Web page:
With recent shelter-in-place orders being issued statewide, many businesses have closed or greatly reduced hours which greatly impact employees.  The HR 6201 Families First Coronavirus Response Act was introduced on March 14, 2020 and was signed into law on March 18, 2020.

HR 6201 Families First Coronavirus Response Act

The act provides funding for free COVID19 testing and a fourteen day paid leave for US workers affected by the coronavirus pandemic, increased funding for food stamps, expanded FMLA provisions, and additional funding to states.  Below are some key items that affect employees:

Emergency Paid Sick Leave Act

Full time employees are eligible for 80 hours of paid sick time.  Part time employees are eligible for the average equivalent of hours worked during a 2 week period.

Who can use it?

Employee affected by coronavirus

Employees who are unable to work due to COVID19.

Employees can use Emergency Paid Sick Leave if they are quarantined, a doctor advises self-quarantine, or is exhibiting symptoms of COVID-19 and is awaiting test results or a diagnosis.  Leave paid at regular rate of pay – not to exceed $5000 or $511 per day.

Employee is caring for someone under quarantine, medical self-quarantine. Leave paid at regular rate of pay – not to exceed $5000 or $511 per day.

Employee caring for their child who’s school is closed or is not available as a result of COVID19 social distancing measures.  Leave paid at 2/3 regular rate of pay – not to exceed $2000 or $200 per day.

Other conditions will be assessed and clarified by the Secretary of Health and Human Services.  If eligible, leave paid at 2/3 regular rate of pay – not to exceed $2000 or $200 per day.

Does this apply to my employer?

Yes, if your employer has less than 500 employees and if you are not a healthcare provider or emergency responder.  Employers with less than five hundred employees are required to offer employees Emergency Paid Sick Leave.  Employee count will be based on all site locations, not just headquarters or home office.  There is minimum length of tenure to be eligible.

Large employers with 500 or more employees are exempt from the act.

Can my employer make me take my vacation before using Emergency Paid Sick Leave?

No, an employer cannot require eligible employees to take other paid leave before taking Emergency Paid Sick Leave.  Other paid leave includes paid time off (PTO), paid sick leave, paid vacation, or paid personal leave.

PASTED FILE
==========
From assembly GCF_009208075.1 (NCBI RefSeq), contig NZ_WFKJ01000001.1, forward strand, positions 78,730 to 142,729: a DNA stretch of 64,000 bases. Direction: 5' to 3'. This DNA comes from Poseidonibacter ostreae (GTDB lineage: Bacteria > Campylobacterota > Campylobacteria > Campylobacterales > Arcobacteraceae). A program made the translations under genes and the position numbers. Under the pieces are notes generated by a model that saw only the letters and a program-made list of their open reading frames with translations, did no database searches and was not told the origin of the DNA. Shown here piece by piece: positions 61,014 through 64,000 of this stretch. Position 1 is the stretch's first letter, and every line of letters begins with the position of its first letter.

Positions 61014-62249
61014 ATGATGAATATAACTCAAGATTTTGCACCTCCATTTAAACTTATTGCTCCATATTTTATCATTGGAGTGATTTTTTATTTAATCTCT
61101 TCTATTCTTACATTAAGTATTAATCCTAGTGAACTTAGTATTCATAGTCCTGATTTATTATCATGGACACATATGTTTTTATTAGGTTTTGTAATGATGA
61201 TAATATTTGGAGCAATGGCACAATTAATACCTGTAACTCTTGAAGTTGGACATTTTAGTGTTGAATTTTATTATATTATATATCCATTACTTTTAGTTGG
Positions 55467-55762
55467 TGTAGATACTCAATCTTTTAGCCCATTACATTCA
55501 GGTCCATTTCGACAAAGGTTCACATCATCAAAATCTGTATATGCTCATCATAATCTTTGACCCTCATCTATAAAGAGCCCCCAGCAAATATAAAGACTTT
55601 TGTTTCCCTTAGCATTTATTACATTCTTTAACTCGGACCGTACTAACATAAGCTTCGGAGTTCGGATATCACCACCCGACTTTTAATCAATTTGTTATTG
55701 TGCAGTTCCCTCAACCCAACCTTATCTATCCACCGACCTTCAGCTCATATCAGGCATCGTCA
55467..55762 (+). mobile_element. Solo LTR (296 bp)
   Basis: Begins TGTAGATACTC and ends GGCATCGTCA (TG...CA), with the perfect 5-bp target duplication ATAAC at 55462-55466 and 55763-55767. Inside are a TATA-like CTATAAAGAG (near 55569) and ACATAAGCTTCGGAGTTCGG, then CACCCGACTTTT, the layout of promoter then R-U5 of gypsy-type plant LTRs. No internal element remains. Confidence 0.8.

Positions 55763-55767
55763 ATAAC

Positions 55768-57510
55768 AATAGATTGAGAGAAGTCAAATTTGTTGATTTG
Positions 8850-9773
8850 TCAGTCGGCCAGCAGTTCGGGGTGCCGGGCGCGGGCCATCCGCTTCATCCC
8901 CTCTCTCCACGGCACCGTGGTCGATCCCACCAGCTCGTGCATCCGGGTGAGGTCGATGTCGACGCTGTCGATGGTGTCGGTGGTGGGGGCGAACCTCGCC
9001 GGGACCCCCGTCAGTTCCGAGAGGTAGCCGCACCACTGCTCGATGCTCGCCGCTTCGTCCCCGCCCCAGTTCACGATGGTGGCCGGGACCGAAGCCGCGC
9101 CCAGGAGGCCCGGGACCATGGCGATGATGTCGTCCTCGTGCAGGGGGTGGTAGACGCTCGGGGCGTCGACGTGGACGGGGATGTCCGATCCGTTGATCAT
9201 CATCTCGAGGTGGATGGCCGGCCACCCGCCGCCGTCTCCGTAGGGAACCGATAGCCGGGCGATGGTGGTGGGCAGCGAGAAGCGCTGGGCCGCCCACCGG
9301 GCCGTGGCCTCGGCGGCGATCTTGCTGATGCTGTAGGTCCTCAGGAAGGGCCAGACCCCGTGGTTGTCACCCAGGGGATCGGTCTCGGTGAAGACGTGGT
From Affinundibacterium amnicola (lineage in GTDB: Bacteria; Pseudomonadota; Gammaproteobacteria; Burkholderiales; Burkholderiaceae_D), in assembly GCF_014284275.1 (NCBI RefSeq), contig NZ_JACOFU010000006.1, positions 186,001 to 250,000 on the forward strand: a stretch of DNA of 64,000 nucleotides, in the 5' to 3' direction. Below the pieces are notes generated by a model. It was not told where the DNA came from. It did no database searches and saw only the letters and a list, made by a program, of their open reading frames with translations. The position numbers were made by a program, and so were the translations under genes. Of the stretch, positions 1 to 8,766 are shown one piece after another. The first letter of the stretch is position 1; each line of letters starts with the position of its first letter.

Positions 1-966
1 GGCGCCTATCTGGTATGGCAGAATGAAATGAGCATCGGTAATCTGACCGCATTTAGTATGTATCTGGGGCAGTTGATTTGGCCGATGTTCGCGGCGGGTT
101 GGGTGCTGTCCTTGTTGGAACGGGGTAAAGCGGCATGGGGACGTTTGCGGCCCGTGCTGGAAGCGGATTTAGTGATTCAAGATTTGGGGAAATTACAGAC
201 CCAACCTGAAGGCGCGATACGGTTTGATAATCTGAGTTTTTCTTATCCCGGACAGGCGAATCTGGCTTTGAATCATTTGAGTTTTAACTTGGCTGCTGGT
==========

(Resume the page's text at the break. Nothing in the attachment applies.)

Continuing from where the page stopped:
Does my Emergency Paid Sick Leave rollover?

No, it does not rollover.

When does this start?

Effective April 2, 2020 through December 31, 2020

FMLA Expansion Act

The Emergency Family and Medical Leave Expansion Act also known as the FMLA Expansion Act provides employees affected by their child’s school being closed down due to the COVID19 pandemic with an additional federal source of paid leave.  The act broadened the definition of employers to include all employers with less than 500 employees to any employee who has worked for at least 30 days.  Please note that exemptions may be made by the Secretary of Labor to exempt small businesses with fewer than 50 employees if it would jeopardize the business’s ability to survive or their “viability”, as well as exemptions for health care providers and emergency responders.

Eligible Leave under the FMLA Expansion Act

Emergency Family Medical Leave

Eligible employees can use up to 12 weeks of leave if they are unable to work (onsite or remote/WFH/Telecommute) because they must care for their child, 17  years of age or younger, whose school was closed due to COVID19 pandemic.

The first 10 days of leave are unpaid.  Remaining days are paid at  2/3 regular rate at a max of $10,000 or $200 per day.

Employees can start applying for this leave effective April 2, 2020.

Employer Coverage for COVID-19 Testing

Employers with sponsored health plans are required to provide COVID-19 testing to all those enrolled and covered by the health plan.  It also requires no copay or cost to the individual for the testing – this does not include covering the cost of treatment for those diagnosed and are not required to be free of cost to the individual.